front about that so you could decide for yourself if that bias shows
through in this review.
Blindspotting shifts tones wildly, but
it's not at random. It'll be a funny buddy movie one minute and then
out of nowhere shit gets real. Writers (and stars) Daveed Diggs and
Rafael Casal as well as director Carlos Lopez Estrada very smartly
used these tone shifts to put the audience off guard.
One minute Diggs and Casal are cruising
around Oakland, freestyling raps about their day to day lives and
taking the piss out of each other the way that only best friends can
and the next minute Diggs witnesses a police officer shooting a black
man who is running from him.
We're as stunned as Diggs' character is
and we feel his trauma at that moment. We understand his situation.
He's a good guy trying to do right by those he loves, but he's also
at the tail end of his parole. We don't find out until later exactly
what his crime was, but we know he's served time for a felony and is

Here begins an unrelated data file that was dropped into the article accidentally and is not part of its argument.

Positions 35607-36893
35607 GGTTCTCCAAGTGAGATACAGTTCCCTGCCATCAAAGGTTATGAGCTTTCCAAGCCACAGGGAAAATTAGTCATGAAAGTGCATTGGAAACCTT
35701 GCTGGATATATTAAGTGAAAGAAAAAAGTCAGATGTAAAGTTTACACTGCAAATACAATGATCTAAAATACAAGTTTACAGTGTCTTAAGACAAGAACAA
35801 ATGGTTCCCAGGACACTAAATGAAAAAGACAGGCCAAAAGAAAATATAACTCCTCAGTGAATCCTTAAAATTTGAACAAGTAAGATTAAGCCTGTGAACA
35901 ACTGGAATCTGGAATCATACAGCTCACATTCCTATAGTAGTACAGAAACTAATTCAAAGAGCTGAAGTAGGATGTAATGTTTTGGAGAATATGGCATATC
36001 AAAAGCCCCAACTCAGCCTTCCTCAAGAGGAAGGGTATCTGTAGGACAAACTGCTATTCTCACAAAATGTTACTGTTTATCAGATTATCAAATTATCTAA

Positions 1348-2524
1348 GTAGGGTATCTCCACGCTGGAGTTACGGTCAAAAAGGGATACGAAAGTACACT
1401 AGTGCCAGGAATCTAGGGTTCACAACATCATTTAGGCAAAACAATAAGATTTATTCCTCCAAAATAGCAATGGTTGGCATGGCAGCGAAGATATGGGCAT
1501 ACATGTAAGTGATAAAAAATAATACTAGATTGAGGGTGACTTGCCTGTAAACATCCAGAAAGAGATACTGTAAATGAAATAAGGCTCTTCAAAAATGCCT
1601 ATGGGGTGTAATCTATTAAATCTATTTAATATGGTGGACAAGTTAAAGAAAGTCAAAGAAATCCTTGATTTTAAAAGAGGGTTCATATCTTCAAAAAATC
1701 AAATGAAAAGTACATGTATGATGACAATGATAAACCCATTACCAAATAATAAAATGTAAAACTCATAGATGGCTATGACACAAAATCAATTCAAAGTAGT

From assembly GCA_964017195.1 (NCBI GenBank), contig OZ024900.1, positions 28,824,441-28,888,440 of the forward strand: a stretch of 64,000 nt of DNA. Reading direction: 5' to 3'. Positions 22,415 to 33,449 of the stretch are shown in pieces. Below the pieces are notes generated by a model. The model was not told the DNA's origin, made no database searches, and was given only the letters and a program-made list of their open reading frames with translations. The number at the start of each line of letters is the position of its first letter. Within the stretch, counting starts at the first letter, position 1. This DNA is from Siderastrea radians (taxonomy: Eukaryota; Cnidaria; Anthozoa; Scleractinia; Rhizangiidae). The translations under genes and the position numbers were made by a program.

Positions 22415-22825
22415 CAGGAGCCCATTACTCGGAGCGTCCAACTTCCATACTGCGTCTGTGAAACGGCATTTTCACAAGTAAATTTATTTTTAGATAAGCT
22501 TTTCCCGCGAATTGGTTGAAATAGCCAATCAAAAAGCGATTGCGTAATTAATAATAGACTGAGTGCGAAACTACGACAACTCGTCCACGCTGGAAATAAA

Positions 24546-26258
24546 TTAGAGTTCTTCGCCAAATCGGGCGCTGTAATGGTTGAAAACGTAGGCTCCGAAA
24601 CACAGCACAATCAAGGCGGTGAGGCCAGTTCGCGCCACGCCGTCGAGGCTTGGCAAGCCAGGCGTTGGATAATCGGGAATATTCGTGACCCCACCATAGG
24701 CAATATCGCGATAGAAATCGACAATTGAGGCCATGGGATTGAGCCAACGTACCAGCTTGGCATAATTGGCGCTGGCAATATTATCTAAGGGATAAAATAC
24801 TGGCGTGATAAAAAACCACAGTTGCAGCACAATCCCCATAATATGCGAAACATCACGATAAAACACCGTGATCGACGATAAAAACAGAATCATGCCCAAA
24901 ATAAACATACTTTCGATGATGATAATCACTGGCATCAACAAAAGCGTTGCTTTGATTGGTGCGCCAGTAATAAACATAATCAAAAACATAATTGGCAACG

trying his best to play by the rules so he can get some semblance of
his life back.
That adds a tension when he witnesses
this shooting. He's out after his curfew, just wanting to get back to
the halfway house so he doesn't risk adding another year to the
parole and this happens to occur right in front of him.
This dredges up all sorts of emotions.
Fear, guilt, anger. It's one thing to live as a black man in Oakland
and know this is a possibility. It's another to witness it,
especially when coming forward would put him in the crosshairs even
if it wouldn't automatically trigger a lapse of his parole.
What's interesting about this movie is
that as heavy as that is as subject matter it doesn't weigh the movie
down. There's emotional payoff to it all, of course, but it's not a
preachy movie trying to make all the white folks in the crowd feel
guilty and all the people of color in the audience angry. There's way
more to it than that.
Blindspotting is a movie about race
relations, yes, but it's also about gentrification, cultural
appropriation, a deeply complex friendship that is both supportive